The food thread

I almost forgot to mention using my “meat chopper” with peanuts allows me to make the close to original version of one of the most American food items.

The ground peanuts, with the over risen American bread and a bit of jam make the around here classic “Peanut Butter and Jelly” sandwich!

What to me is interesting is that the sandwich really is better with jam rather than jelly. I suspect most use strawberry jam, so of course I prefer apricot jam. I think jelly just doesn’t do as well in the sandwich.

Some heretics toast the bread for the sandwich, as do I. Takes a bit longer as the bread must cool before spreading the peanut butter.

Pretty sure in this country the PB&J is second only to the hamburger/cheeseburger in most popular food. Of course even small children can make the sandwich.

As I side note I once worked on a disco with the construction manager Norman Rockwell Jr.

If you don’t get that reference you need to look up the classic picture. Although it is not a PB&J!
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Some sources list the grilled cheese as the most popular. Boy would Ray Kroc have been shocked! But looking around I found amazing claims as to what is popular.

Polling people gives wild results. However looking at consumption, think about how many sandwiches which you have actually eaten. I suspect when you were young you ate quite a few PB&Js. What is clear is burgers and such are first.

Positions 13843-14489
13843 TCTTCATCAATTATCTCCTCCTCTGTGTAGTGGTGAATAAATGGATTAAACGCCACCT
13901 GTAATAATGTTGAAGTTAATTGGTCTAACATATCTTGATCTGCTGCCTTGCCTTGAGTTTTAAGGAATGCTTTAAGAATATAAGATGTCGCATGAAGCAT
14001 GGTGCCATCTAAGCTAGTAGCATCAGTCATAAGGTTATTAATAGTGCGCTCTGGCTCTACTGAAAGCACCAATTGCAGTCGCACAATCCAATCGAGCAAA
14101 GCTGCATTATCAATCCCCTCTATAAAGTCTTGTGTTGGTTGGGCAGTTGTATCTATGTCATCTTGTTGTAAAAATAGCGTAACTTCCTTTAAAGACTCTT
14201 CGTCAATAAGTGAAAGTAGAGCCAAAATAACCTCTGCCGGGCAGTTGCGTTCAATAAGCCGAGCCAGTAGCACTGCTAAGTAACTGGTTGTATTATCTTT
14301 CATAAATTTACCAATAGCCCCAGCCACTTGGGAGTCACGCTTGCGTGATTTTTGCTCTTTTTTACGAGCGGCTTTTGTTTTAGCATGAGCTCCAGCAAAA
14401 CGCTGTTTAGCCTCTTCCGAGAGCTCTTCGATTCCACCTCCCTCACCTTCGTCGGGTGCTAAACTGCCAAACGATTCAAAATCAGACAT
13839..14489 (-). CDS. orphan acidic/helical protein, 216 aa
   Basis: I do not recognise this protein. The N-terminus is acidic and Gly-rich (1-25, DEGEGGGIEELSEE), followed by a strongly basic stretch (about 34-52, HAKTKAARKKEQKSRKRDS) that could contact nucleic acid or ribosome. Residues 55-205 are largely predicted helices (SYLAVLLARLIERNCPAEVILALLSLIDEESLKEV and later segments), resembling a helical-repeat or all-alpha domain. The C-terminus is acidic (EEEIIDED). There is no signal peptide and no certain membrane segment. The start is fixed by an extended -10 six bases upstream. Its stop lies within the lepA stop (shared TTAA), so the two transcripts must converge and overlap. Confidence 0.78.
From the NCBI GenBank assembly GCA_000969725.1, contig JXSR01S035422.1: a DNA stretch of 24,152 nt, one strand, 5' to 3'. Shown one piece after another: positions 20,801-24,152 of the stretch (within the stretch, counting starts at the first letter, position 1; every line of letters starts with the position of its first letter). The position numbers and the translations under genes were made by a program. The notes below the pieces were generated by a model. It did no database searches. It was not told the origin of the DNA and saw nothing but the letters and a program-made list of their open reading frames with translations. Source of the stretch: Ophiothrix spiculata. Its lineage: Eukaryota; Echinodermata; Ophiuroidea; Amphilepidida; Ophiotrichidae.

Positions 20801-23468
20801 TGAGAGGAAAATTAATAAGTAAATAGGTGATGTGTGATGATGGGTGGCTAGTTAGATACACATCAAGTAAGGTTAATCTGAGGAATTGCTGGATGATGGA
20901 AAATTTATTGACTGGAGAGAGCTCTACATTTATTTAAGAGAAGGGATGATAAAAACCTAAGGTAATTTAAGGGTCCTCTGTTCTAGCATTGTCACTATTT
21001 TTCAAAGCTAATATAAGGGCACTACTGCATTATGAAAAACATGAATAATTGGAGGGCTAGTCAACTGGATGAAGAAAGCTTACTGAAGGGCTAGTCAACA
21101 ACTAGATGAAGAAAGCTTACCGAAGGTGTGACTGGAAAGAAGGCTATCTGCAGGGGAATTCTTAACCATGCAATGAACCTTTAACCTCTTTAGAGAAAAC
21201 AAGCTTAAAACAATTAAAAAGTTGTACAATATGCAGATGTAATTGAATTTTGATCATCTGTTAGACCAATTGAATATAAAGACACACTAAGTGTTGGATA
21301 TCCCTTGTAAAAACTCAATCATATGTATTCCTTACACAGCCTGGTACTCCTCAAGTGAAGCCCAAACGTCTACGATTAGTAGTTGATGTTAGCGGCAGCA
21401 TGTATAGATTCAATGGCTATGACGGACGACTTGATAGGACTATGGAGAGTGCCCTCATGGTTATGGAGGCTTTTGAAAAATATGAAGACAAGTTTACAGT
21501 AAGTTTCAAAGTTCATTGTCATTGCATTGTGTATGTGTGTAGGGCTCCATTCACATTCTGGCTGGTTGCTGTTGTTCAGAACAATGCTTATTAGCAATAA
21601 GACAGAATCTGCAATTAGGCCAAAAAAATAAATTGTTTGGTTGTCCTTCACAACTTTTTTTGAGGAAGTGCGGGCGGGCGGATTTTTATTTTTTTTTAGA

(2) grilled cheese sandwich
Quite the difference betwen a slice of what I call "plastic" chesse and some quality gouda or similar cheese.
My wife is converted from plastic slice pacakged cheese. Main reason why people eat it, is because it's cheap.
Cheddar or at leat the stuff they sell around here, is one of my least favourite cheeses.
Maybe some old sharp cheddar, but the mild stuff is like eating rubber curds, tasteless.
Europeans have a love of cheese, more so than on this side of the pond.
A heads up...Cumin prices are 150% up compared to last year, and this year the rain has been below normal, meaning poor quality crop and less harvest volume (in tons).
I live some 200 km south of Unjha, cumin capital of the world.

If you like it, do stock up if so inclined.
No, I do not have any commercial interest in this matter.
'Bombay Sandwich' okay, Interesting they show potato, not native, but either was it here :)
Where is the potato originally from? The potato is native to the Peruvian-Bolivian Andes. It was cultivated in South America by the Incas as early as 1,800 years ago. The Spaniards who colonized South America introduced potatoes into Europe during the second half of the 16th century.
I guess the potato made it as far east as India since the Oriental Asian do not eat it usually, rice is the staple, same as India too
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@Cal Weldon "fallen"? Did I miss something this morning?


(1) I type pretty fast.
(2) When I cook, except when stir frying on the wok, there's always a bit of time in between stages. Gotta do this to allow for the wine and IPA.


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Fallen as in earthquake, more than 800 dead so far.

Bombay is famous for its innovative street food, which started with mill workers needing to eat and walk to work, most were single, and lived in multi storeyed barrack type rooms, maybe 10' x 10', with a common toilet.

Look for 'pav bread', I somehow cannot upload images, they are 60 x 60 mm buns cooked together, 12-20 are baked together, and torn off to serve.
Pav bhaji and vada pav are famous for this, mutton and chicken curry are also served in some places, you dip the bread in the curry and feed on the meat with fingers.